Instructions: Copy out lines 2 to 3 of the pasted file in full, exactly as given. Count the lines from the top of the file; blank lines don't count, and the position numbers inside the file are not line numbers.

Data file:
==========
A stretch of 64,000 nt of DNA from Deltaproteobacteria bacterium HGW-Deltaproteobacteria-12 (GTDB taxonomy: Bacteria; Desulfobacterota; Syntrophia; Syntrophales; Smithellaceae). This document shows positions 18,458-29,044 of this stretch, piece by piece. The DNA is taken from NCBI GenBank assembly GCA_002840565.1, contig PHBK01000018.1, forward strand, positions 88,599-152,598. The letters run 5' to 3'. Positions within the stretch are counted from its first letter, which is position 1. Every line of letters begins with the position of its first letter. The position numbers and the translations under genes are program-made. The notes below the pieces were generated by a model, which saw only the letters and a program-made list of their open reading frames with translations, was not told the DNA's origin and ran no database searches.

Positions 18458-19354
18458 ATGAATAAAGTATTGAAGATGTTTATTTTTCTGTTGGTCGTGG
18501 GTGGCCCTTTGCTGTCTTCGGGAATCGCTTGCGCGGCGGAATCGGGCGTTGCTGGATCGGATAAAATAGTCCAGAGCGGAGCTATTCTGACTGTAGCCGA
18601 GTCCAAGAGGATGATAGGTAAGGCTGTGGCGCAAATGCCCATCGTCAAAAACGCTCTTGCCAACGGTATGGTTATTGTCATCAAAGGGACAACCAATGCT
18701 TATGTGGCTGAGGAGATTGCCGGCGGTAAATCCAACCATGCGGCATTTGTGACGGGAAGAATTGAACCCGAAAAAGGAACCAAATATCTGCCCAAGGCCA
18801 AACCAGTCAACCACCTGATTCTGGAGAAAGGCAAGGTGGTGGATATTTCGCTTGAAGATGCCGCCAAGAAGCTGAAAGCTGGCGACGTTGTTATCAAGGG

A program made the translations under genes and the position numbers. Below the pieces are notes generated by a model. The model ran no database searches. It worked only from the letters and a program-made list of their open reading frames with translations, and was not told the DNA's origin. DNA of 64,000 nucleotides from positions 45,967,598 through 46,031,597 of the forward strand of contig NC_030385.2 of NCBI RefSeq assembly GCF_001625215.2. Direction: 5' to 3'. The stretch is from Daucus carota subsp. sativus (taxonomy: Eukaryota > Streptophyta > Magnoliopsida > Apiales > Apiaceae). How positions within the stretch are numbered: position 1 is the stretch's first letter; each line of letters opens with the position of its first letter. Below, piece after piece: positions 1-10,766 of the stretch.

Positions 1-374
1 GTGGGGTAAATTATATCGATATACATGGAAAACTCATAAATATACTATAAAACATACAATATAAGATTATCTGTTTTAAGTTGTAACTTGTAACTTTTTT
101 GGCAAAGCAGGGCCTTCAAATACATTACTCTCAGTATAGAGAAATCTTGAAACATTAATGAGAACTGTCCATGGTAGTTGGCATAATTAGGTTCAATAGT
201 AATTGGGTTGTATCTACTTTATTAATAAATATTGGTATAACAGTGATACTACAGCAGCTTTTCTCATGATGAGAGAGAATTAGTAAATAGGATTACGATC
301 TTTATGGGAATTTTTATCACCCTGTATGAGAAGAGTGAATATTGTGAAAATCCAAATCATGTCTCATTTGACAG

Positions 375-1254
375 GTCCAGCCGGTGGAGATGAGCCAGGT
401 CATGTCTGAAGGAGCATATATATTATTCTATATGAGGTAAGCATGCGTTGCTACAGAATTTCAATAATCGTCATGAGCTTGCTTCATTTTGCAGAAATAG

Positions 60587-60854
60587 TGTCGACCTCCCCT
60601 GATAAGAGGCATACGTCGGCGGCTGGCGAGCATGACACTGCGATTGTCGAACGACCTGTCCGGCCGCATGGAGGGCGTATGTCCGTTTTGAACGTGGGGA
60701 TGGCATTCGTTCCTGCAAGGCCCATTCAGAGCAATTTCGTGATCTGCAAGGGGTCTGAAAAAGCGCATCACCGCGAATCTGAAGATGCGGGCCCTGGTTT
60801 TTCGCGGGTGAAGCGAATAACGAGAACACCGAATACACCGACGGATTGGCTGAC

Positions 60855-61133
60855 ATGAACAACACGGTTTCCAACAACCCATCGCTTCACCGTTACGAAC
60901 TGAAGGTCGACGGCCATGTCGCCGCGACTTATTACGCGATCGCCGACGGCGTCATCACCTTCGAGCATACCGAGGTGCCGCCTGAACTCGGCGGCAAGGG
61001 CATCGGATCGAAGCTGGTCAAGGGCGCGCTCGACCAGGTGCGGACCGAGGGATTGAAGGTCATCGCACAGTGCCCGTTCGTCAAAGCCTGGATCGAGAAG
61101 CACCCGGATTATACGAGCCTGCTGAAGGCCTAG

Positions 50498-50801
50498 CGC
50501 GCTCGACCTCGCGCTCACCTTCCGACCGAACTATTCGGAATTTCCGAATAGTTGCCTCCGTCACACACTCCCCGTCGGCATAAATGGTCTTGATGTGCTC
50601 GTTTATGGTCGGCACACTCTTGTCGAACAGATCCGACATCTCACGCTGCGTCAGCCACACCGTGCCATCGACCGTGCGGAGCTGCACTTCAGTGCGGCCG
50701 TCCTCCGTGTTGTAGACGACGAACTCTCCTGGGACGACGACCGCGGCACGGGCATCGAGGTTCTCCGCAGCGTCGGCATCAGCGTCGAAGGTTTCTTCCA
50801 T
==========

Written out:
Positions 18458-19354
18458 ATGAATAAAGTATTGAAGATGTTTATTTTTCTGTTGGTCGTGG